D.C. settles families' lawsuit over deaths at mental facility

April 03, 1994|By Los Angeles Times

WASHINGTON -- The government of the District of Columbia has agreed to settle a wrongful death lawsuit brought by the families of six residents of an institution for the mentally retarded, according to attorneys representing both sides.

Under the settlement agreement, to be made public tomorrow, the D.C. government, which admits to no wrongdoing, will pay the families $1.075 million.

Federal investigators said the deaths, the subject of an article in today's Los Angeles Times Magazine, constituted the worst example of institutional abuse and neglect in recent U.S. history.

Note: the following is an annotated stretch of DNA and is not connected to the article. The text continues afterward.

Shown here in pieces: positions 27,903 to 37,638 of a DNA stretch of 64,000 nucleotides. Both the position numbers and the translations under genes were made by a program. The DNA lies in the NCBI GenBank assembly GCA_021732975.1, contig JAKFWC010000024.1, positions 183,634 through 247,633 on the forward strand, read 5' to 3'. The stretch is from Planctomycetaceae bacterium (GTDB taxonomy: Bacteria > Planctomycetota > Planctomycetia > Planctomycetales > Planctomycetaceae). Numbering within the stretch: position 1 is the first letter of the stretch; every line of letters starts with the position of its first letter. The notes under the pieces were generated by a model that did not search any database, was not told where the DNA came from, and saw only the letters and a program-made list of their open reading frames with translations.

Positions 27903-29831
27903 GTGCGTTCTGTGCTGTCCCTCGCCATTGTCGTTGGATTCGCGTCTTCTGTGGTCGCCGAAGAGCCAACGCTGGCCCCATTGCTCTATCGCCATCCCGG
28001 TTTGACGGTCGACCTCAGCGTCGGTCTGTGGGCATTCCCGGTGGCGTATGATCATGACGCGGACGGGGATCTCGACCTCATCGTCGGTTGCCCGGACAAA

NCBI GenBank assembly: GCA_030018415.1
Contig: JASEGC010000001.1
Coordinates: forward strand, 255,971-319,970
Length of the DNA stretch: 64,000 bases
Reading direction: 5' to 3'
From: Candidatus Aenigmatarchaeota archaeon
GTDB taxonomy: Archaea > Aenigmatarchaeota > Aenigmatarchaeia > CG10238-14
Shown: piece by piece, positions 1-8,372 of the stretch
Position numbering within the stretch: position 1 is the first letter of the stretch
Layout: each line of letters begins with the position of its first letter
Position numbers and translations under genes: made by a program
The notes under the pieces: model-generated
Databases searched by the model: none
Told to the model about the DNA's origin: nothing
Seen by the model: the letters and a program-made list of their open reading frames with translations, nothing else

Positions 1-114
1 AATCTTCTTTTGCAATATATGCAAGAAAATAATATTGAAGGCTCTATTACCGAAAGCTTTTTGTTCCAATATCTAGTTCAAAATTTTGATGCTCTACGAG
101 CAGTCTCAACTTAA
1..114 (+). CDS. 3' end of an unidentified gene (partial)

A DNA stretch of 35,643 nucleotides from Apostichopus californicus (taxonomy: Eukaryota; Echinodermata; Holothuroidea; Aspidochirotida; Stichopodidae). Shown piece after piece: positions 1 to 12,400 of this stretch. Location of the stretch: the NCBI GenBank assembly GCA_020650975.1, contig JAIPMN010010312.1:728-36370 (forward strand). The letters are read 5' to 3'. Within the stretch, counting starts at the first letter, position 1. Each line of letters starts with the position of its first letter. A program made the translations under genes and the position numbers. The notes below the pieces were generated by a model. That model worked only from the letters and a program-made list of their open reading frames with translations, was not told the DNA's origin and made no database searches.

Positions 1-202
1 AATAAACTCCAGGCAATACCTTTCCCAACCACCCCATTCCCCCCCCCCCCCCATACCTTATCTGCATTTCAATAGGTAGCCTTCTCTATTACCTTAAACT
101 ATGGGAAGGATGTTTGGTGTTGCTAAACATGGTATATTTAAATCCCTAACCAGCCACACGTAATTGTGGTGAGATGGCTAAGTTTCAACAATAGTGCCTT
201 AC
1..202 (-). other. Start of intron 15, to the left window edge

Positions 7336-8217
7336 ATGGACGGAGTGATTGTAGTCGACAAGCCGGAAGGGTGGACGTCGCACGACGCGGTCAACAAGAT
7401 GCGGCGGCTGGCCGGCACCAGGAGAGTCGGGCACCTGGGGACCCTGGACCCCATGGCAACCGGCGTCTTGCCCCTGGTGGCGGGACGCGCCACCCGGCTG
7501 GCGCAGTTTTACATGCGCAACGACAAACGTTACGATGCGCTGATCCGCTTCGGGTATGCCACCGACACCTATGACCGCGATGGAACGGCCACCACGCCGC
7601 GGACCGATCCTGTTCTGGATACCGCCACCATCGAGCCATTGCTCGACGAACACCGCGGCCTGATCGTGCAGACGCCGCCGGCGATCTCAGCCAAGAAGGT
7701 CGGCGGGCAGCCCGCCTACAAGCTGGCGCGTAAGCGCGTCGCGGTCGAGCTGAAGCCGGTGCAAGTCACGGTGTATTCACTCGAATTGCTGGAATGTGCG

The Justice Department's civil rights division had charged that at least nine residents of the now-closed institution, called Forest Haven, died between 1989 and 1990 as a result of substandard '' medical care after they contracted aspiration pneumonia, which is caused by feeding people while they are lying down.

The settlement came after a senior city medical officer gave a sworn deposition that the medical record of one of the residents who died was missing critical pages and appeared to be altered and after the disclosure that the city's own investigators had concluded that one doctor had provided substandard medical care to some of the residents who had died.

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